10. Boog Robinson Robinson

    October 5, 2020 at 12:52 pm

    I’m wondering … I spent most of the 1960’s living in Germany as an Army brat without television for 95% of that time, so I never saw big league baseball until 1970. And even then, after moving stateside, we were pretty much limited to one NBC game of the week with Gowdy & Kubek, and also the local team’s broadcast … which in my case … was the Red Sox. NO…as in ZERO..home games were broadcast, and only roughly ½ the road games were.

    So how is it that all you guys that are way older than I saw all these HOF’ers pitch so many, many times? I’ll give you that Kofax & Gibson each had some World Series face time, but let’s be honest here, how many games could you have possibly seen? A handful maybe tops?

    • Rich Dubroff

      October 5, 2020 at 1:12 pm

      The Mets televised about 120 games a year on local TV when I was growing up. The Yankees televised about 100. That’s in addition to the weekly NBC games where the Cardinals and Dodgers were often featured. From 1963–1968, either the Dodgers or Cardinals represented the National League in the World Series.

      Baseball was a bigger deal then compared with the other sports. Football was big, but not as big as today. Basketball and hockey weren’t nearly as big. Baseball players were known by the general public then.

      I never saw Koufax pitch in person, but I saw Gibson as well as many other Hall of Famers, Berra, Mantle, Kaline, Clemente and Mays.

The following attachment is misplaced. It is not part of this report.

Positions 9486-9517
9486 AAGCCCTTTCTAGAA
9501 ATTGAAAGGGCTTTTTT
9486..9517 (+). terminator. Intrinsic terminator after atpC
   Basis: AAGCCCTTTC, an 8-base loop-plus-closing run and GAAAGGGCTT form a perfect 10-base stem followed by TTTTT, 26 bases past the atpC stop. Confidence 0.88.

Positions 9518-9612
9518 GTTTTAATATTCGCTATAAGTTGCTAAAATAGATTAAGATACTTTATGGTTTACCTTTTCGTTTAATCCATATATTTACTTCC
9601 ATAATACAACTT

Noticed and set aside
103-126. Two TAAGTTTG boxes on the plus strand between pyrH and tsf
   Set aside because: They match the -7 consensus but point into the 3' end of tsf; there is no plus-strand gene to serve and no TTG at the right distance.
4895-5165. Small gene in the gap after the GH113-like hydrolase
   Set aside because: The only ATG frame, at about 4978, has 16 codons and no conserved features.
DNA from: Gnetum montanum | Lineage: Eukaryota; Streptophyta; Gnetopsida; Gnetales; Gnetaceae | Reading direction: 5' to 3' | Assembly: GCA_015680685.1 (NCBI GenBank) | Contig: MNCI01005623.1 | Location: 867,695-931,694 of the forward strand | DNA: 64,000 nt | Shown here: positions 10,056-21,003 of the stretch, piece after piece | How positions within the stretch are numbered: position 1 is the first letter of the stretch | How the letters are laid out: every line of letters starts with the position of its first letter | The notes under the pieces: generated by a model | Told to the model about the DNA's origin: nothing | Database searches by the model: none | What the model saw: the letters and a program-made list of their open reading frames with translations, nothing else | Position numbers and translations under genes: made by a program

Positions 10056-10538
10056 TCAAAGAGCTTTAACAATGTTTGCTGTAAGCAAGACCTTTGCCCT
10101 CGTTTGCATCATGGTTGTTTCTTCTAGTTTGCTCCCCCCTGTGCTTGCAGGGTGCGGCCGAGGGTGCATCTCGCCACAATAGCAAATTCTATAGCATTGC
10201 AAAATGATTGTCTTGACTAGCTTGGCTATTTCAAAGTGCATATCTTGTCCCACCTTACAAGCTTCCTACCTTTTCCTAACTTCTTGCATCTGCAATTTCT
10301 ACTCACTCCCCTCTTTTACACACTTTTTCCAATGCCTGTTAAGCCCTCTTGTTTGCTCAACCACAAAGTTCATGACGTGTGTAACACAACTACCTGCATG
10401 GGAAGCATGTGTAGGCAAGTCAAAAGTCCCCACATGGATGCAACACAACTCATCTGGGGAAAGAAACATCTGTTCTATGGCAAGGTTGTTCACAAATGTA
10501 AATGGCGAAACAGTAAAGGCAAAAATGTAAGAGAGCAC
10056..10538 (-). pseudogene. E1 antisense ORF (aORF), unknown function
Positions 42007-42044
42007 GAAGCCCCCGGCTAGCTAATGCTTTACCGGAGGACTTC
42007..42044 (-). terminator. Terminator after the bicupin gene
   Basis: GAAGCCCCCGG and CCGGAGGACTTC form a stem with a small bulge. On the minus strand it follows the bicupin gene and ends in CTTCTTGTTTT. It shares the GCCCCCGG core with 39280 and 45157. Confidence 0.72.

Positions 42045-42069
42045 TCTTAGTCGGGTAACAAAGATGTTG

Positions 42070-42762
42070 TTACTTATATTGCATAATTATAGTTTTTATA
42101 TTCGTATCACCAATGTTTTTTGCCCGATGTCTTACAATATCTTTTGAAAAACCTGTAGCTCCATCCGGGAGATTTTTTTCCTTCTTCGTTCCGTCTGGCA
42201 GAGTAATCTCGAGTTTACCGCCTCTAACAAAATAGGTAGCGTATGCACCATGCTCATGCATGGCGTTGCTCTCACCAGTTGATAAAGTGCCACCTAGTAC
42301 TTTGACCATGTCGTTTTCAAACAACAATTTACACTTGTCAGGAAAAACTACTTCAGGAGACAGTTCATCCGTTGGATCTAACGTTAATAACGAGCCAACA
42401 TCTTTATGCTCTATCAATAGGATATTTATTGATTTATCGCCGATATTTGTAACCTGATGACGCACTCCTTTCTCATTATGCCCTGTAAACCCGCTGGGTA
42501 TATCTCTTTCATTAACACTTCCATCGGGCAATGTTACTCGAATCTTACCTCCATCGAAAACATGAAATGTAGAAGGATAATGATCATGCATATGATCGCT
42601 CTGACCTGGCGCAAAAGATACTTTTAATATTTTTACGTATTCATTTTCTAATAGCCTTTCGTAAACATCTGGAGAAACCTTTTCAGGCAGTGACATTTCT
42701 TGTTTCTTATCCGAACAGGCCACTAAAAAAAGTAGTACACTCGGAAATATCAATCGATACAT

• Boog Robinson Robinson

        October 5, 2020 at 4:20 pm

        I guess I just missed the boat then with all the other teams superstar players. I was lucky enough to live in a AL East market, so I got to see our O’s quite often…both in person and on TV. Thanks for taking the time to respond Rich.

  11. dlgruber1

    October 5, 2020 at 5:18 pm

    Random thoughts:
    The O’s have Chris Davis. The A’s have Khris Davis. Shouldn’t the O’s Davis be the one that spells it with a K?

    • CalsPals

      October 5, 2020 at 5:32 pm

      LMAO funny, but they both K a lot…go O’s…

    • Boog Robinson Robinson

      October 5, 2020 at 8:11 pm

      Too funny DLG.

  12. NormOs

    October 5, 2020 at 8:10 pm

    I watched The O’s beat Koufax in ’66. It was BEAUTIFUL! BTW so were the other 3 games.